On the 4th June 2011 Melikhaya Ndzwanana, a guide and elephant handler was seriously injured and maimed by an elephant at the Knysna Elephant Park. The park manager attempted to lessen the seriousness of the incident. The elephant had attacked the handler, flinging him in the air and trampling him in front of visitors. The attack had lasted about 10 minutes and resulted in Ndzwanana suffering numerous fractures, blood loss and the amputation of his shattered left leg.
In 2016 it was reported that the dominant bull involved with the death and severe injury of humans and seven other elephants were moved from the Knysna Elephant Park to the Plettenberg Bay Game Reserve.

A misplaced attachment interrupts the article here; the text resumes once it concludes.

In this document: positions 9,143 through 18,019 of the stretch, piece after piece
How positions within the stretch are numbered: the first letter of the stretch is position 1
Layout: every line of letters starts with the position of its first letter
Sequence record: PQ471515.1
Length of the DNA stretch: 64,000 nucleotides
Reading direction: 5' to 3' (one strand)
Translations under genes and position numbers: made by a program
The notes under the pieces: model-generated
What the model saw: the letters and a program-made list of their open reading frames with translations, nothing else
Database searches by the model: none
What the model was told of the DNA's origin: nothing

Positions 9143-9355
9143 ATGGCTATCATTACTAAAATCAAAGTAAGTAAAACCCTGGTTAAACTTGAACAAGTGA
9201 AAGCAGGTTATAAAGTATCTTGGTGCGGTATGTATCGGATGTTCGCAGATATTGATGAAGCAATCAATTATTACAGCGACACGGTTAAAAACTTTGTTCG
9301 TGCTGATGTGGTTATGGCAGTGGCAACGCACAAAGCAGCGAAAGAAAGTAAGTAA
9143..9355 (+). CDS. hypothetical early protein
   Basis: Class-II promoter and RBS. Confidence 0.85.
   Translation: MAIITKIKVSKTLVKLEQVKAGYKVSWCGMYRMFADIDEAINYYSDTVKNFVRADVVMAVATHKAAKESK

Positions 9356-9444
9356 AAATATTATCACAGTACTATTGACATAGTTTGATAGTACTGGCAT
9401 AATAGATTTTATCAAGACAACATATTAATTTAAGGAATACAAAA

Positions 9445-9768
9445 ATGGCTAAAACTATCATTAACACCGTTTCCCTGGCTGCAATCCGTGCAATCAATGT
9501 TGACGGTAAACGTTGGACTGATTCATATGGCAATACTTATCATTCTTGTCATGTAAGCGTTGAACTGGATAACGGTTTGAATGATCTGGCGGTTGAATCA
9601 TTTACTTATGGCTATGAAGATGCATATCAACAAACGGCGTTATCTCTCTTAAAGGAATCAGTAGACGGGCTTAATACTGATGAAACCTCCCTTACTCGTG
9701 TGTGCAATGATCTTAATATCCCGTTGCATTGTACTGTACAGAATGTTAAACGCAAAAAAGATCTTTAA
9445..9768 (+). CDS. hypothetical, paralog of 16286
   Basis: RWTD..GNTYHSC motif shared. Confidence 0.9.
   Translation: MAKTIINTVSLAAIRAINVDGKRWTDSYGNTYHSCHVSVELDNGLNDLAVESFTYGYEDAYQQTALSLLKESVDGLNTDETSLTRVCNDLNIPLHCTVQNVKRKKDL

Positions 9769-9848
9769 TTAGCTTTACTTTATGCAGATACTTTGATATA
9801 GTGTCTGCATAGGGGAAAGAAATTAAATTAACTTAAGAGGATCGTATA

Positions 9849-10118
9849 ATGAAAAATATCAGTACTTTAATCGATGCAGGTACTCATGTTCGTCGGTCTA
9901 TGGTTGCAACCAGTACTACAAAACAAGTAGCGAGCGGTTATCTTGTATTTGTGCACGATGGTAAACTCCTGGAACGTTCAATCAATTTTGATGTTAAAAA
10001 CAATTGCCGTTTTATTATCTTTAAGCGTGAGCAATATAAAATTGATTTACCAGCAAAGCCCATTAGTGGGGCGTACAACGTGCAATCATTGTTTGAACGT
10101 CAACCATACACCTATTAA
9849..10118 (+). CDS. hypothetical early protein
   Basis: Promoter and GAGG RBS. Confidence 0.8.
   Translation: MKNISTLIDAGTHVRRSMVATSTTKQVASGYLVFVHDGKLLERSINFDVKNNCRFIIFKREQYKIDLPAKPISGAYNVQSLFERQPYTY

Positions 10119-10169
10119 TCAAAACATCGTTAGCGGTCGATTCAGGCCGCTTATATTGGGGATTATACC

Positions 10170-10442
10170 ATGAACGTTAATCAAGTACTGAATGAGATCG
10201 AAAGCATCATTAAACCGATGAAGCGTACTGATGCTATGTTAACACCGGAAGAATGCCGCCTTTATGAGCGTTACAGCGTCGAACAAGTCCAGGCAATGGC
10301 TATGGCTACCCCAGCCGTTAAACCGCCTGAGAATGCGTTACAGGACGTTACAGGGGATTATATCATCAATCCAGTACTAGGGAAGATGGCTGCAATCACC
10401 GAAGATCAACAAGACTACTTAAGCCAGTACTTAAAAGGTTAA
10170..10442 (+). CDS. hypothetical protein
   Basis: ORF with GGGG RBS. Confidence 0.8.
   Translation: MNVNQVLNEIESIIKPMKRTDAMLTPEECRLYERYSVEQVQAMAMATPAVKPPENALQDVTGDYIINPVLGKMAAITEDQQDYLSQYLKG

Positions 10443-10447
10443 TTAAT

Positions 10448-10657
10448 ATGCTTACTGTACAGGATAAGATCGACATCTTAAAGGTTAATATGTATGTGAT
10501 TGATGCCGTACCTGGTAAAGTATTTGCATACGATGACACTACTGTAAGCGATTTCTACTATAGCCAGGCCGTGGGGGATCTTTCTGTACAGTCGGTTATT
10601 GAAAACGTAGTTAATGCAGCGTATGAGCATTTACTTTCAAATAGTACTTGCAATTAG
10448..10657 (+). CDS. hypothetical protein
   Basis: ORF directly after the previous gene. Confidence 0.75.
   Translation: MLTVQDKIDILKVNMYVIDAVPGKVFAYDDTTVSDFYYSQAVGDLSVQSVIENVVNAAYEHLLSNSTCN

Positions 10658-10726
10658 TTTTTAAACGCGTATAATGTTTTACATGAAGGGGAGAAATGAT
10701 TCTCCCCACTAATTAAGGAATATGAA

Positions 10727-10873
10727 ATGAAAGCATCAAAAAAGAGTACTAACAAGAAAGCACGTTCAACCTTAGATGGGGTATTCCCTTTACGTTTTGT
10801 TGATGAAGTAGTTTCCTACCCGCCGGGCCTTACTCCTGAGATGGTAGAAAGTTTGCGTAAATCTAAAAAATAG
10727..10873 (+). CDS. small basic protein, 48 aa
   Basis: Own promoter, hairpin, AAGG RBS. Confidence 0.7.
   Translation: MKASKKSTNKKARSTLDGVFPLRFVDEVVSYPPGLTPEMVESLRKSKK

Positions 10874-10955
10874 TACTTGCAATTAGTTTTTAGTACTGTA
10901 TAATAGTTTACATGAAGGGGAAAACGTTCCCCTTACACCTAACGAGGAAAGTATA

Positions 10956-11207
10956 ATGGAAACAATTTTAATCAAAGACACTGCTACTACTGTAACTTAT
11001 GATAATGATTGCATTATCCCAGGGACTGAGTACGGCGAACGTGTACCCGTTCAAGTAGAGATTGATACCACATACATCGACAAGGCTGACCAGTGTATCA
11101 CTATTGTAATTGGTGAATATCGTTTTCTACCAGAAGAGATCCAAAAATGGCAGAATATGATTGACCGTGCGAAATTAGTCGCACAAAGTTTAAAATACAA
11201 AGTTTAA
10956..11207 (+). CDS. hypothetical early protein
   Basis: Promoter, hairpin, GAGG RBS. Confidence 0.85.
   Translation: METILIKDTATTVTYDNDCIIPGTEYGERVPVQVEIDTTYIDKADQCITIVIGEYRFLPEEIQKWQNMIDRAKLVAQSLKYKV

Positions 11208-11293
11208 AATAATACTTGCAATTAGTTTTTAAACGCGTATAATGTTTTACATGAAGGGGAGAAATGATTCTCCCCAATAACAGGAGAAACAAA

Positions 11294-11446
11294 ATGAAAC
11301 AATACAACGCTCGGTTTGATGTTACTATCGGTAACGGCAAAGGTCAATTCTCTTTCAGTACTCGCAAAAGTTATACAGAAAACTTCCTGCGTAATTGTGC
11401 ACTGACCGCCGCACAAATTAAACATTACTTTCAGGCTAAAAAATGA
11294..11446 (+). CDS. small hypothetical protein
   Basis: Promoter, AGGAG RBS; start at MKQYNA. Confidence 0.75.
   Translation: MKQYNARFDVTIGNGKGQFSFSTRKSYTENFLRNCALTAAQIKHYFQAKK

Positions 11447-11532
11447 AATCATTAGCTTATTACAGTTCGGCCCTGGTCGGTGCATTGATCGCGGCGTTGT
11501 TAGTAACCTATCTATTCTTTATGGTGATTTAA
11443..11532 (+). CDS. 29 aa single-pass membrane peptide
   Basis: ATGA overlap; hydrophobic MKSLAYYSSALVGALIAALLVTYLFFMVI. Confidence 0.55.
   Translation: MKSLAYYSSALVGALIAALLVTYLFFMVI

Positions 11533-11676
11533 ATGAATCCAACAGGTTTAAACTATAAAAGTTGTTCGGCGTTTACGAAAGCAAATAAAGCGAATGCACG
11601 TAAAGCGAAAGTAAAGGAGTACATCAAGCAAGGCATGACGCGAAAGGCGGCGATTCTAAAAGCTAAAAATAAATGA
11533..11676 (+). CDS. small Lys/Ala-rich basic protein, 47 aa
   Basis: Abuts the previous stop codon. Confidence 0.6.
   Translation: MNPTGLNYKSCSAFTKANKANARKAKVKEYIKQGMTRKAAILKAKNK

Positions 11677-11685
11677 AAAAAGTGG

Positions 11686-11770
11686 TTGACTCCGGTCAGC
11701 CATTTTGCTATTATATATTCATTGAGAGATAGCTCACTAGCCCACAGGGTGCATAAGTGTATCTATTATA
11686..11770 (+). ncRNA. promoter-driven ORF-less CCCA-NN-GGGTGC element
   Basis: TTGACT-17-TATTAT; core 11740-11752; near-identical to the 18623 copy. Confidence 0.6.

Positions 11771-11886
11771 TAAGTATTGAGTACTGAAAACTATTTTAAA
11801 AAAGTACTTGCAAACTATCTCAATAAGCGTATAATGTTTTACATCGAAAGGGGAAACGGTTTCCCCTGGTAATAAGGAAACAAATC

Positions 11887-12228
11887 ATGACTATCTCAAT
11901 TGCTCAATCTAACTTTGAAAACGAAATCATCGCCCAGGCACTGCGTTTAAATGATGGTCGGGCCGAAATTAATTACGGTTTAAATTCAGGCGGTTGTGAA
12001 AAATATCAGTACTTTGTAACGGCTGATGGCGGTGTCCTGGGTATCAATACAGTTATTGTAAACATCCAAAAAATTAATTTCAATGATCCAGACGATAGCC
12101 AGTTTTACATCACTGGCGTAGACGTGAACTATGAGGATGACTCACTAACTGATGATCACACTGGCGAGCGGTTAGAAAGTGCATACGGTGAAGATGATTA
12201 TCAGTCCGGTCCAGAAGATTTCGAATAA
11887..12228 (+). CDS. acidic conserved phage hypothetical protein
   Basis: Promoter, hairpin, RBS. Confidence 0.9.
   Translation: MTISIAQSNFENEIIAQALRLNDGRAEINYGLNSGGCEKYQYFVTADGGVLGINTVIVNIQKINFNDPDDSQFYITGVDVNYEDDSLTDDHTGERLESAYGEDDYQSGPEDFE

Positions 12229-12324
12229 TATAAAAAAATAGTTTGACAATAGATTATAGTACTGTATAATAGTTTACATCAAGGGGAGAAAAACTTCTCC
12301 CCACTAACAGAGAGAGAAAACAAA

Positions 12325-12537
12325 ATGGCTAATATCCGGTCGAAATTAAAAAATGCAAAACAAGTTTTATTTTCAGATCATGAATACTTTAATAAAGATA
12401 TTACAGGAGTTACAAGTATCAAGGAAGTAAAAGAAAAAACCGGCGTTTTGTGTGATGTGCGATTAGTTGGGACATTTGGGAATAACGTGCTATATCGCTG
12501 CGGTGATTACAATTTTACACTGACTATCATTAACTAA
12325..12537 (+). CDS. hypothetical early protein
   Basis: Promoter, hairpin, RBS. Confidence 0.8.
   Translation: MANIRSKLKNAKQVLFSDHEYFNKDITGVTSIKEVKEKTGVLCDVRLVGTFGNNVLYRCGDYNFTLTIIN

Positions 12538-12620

On Saturday 16th of October 2021 Shepherd Chuma, an employee of the Knysna Elephant Park for a decade, was killed by an elephant. Speaking on behalf of Shepherd’s family, Abigail Moyo told a WeekEnd Argus journalist that this was not the first incident where an elephant at the facility charged Shepherd.